Potters & Sculptors - Making Rock from Mud
As you can see, the blistering was pretty severe, and was present in all the pieces with this glaze combination. There was one blister in one of the mugs where only the Nutmeg glaze was located."
The following were moved from General Comments on the Single Firing Group main page to this discussion topic where they belong. Please take no offense. This is just me acting in an editorial role to try to maintain a degree of organization on the network.
Comment by George Lewter just now
Re: Kathy Ransom's question, "I know that I need to go slow until at least cone 06 and I wonder if I need to go slow again on the cool cycle?"
After carbon burnout on heating up (1400 deg F to be on the safe side), you can complete your firing on your regular firing schedule, for at this point there is no longer any reason for a difference between single firing and glaze firing on bisque ware. Put another way, cooling depends on what glaze effects you are going for, rather than something different about single firing.
I'm doing a single fire today with my new Orton controller - No constant messing with knobs! This is a mixed load with Steven Hill and other glazes. My program for today is: (Temperatures given in Fahrenheit)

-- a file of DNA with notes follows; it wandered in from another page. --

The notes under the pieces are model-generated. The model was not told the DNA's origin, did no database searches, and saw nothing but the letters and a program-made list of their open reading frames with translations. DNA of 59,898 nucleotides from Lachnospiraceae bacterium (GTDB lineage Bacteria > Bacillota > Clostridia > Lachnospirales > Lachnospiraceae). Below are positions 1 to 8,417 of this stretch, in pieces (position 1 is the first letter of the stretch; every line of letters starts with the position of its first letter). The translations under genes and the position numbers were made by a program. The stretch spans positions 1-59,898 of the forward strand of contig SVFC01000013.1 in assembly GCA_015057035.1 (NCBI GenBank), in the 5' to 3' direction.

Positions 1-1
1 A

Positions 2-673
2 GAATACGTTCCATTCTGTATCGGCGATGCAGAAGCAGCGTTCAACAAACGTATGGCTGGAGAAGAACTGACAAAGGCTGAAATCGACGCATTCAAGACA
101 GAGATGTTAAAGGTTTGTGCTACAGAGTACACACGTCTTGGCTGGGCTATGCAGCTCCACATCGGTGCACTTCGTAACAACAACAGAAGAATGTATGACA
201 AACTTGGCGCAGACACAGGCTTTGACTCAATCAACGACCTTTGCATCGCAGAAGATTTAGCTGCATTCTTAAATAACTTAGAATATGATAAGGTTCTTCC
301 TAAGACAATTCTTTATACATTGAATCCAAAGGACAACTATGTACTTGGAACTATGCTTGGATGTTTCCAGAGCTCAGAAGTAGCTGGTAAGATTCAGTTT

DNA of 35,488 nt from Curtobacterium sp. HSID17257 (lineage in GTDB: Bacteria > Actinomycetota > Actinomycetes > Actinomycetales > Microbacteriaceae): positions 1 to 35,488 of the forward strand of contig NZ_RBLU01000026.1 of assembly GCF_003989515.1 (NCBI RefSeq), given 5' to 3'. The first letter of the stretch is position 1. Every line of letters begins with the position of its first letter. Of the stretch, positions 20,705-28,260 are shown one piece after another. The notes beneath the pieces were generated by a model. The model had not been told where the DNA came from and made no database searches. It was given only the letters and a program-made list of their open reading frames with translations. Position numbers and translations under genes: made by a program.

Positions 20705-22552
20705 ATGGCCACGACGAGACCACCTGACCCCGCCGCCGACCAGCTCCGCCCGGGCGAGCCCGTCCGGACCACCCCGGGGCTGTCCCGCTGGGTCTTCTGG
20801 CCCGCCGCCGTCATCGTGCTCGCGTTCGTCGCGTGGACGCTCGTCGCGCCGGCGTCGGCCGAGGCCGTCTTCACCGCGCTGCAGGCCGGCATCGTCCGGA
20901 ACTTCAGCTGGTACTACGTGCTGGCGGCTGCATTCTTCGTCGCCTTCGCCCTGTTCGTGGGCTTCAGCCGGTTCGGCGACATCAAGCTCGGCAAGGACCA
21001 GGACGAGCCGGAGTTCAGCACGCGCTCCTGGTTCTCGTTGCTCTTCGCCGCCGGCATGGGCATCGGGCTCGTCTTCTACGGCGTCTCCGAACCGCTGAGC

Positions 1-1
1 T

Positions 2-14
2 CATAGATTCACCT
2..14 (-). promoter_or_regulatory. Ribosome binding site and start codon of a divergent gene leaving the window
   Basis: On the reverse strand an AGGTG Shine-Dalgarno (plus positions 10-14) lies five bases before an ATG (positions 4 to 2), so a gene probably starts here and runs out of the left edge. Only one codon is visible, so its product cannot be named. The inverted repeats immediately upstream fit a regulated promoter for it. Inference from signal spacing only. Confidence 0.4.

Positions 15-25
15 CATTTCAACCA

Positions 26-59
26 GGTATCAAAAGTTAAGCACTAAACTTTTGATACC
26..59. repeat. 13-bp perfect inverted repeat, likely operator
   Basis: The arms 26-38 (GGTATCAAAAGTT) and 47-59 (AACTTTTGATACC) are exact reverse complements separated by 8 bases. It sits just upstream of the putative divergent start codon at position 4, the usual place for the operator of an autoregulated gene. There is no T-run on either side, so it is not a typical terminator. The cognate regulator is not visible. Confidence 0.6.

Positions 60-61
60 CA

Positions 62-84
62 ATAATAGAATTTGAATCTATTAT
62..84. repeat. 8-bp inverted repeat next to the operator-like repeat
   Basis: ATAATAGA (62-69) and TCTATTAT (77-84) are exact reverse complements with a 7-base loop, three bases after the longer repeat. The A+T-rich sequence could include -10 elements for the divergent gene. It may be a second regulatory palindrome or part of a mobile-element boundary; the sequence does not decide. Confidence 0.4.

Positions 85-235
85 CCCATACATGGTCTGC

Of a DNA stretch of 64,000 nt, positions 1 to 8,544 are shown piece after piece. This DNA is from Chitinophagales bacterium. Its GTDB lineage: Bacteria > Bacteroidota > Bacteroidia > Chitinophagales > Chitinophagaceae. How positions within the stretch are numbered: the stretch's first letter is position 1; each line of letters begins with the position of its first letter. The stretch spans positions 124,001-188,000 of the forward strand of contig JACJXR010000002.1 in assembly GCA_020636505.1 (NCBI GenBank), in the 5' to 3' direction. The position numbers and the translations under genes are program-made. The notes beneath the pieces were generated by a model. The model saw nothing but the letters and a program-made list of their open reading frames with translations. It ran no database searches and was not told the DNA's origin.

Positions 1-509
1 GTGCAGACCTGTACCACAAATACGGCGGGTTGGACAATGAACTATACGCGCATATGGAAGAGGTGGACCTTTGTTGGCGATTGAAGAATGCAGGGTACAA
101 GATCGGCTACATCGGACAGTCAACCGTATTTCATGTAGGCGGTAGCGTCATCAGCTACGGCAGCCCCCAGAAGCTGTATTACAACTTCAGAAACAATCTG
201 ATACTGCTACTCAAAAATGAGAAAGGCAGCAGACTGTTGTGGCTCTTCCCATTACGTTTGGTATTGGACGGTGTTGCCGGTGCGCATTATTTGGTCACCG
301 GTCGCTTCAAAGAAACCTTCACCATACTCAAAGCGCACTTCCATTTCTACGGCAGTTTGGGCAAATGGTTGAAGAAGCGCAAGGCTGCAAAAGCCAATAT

150 deg./hr to 220 deg. and hold for 1 hr (preheat)
200 deg./hr to 1400 deg.
100% power to 2145 and hold for 1 hr. (My kiln is underpowered and only gains temp very slowly at the top so I reduced max temp 15 deg.)
0% power down to 1700 deg.
100 deg./hr down to 1400 deg. and hold for 1 hour.
Currently I'm at the maximum temperature 1 hour hold and I'm thrilled to see the controller holding to within 1 degree plus or minus of my set temperature of 2145. I never have achieved that tight of control when trying to hold manually.
This is my current firing schedule for newly glazed and still damp ware. I'm currently using Laguna B-mix 5 clay. I have had no body defects in my recent firings. (Units are in degrees farenheit)
Ramp up 100/hr from room temp to 220. (With kiln top propped open, peep hole plugs out, vent on)
Hold at 220 for 2 1/2 hrs.
Ramp up 200/hr to 1400 - No hold here. Close kiln (lid and peeps) around 800 & make sure vent is running negative pressure inside kiln (should pull smoke into kiln at a small hole in the lid)